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Friday, 13 December, 2002, 00:03 GMT
US cash for Middle East democracy
Demonstrators burn the US flag
Washington is hoping to curb anti-US feelings
The United States has launched a new initiative designed to spread democracy, education and open markets across the Middle East.

US Secretary of State Colin Powell pledged $29m to the cause during a speech in Washington.

Hope begins with a pay-cheque - and that requires a vibrant economy

Colin Powell
He described this initiative as a way of broadening America's approach to the Middle East.

But the announcement has received a mixed welcome from Arab officials.

Mr Powell's speech is widely seen as an attempt to answer those who accuse Washington of favouring authoritarian pro-American governments.

The BBC's John Leyne in Washington says it is ironic that some of the most backward economic and political systems actually belong to some of America's closest allies in the region.

The Secretary of State made clear Washington was on the side of reform.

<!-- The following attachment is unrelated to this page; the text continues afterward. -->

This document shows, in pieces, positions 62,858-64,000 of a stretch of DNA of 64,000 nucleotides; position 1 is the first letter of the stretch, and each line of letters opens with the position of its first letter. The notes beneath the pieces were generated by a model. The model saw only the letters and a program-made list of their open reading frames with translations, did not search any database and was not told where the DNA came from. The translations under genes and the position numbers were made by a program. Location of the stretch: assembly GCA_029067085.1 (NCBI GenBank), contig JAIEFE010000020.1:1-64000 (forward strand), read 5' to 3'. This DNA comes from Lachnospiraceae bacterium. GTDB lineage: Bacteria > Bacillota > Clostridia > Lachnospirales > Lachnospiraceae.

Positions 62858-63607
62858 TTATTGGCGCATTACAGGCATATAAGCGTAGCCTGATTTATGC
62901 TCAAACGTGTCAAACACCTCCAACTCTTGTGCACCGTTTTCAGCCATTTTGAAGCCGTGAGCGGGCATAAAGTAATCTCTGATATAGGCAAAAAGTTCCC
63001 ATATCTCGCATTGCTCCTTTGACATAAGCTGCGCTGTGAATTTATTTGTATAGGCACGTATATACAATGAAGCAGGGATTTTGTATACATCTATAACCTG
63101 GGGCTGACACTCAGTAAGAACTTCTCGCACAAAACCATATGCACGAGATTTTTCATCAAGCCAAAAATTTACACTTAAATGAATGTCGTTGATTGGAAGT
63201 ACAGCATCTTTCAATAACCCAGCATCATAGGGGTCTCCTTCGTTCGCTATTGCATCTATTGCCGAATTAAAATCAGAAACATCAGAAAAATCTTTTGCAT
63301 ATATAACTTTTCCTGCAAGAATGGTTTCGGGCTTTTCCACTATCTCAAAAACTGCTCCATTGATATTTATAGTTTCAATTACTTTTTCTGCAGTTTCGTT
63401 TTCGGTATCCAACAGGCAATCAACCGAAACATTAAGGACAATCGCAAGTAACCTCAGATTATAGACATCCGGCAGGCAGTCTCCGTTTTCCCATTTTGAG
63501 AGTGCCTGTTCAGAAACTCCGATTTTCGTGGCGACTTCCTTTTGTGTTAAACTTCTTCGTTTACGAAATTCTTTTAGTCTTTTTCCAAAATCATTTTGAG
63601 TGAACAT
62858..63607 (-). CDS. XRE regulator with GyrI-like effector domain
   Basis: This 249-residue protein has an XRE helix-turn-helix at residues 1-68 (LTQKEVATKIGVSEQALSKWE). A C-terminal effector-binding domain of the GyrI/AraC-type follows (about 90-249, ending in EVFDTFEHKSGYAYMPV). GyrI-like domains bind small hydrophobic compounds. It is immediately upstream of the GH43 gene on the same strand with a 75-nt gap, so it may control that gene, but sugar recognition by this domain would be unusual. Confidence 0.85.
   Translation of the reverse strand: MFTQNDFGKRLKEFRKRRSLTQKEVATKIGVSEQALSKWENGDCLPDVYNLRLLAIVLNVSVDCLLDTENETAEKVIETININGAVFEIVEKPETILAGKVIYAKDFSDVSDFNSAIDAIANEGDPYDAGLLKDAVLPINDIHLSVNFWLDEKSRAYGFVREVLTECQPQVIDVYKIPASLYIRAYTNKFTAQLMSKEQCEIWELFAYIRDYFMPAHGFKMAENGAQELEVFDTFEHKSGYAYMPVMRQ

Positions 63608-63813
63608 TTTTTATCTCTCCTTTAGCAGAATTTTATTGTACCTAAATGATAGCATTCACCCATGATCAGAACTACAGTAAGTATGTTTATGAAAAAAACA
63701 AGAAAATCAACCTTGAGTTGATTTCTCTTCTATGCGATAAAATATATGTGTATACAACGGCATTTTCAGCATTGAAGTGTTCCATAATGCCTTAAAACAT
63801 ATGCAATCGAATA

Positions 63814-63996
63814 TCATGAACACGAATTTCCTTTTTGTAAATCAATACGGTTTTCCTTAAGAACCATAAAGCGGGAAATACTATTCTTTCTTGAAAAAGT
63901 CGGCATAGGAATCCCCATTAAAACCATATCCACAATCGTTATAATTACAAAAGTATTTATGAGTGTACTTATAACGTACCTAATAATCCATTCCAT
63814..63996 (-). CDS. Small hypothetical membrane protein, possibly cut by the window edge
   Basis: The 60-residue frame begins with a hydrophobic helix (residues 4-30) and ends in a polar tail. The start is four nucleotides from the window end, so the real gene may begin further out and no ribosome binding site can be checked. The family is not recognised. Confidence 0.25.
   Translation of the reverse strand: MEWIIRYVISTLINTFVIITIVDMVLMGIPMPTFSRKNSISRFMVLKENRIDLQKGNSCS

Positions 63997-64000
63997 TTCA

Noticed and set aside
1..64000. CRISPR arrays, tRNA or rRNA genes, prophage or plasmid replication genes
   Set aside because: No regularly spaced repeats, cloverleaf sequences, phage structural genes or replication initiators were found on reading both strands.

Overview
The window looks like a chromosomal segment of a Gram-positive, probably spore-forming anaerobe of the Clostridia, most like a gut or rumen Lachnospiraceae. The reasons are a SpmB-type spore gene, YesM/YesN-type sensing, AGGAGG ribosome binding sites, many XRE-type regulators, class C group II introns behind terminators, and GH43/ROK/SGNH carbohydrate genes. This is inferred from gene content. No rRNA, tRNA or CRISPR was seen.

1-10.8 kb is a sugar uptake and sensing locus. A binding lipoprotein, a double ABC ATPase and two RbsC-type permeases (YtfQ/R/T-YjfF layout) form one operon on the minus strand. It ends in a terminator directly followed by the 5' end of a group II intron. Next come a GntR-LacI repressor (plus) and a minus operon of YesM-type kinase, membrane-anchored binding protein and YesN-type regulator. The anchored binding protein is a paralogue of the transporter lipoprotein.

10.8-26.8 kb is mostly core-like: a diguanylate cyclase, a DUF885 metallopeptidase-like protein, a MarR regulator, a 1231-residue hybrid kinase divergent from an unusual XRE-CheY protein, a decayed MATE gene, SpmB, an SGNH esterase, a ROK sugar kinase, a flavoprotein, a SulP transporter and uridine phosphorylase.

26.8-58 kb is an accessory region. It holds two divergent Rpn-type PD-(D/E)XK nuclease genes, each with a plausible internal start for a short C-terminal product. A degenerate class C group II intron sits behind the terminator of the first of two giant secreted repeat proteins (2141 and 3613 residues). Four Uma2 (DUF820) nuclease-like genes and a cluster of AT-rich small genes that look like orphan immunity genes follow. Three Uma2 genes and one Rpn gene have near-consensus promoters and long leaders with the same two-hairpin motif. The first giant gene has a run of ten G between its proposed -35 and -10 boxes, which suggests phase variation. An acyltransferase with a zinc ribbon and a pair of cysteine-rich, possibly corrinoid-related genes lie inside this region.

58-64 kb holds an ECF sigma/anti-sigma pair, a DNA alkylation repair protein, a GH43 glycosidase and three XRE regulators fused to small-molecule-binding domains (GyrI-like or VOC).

He painted a bleak picture of Middle Eastern countries, saying the spread of democracy and free markets had largely left them behind.

Scepticism

Mr Powell criticised the marginalisation of women and the lack of educational opportunities for millions of girls and boys in the region.

US Secretary of State Colin Powell
Powell is seeking to win hearts and minds
"Hope begins with a pay-cheque," he said. "And that requires a vibrant economy."

America's answer is what it calls the US-Middle East Partnership Initiative.

An initial sum of $29m will initially be spent on education, projects to expand political participation and to encourage small businesses.

Mr Powell said the administration would ask Congress for more money next year - which will come in addition to the more than $1bn the US already provides in economic aid to Arab countries.

But our correspondent says the immediate reaction by some Arab diplomats in Washington was sceptical.

They criticised the US administration for focusing too much of its efforts on confronting Iraq, and too little on solving the Arab/Israeli conflict.


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05 Sep 02 | Americas
23 Jul 02 | Americas
16 Oct 01 | Media reports
16 Oct 01 | Americas
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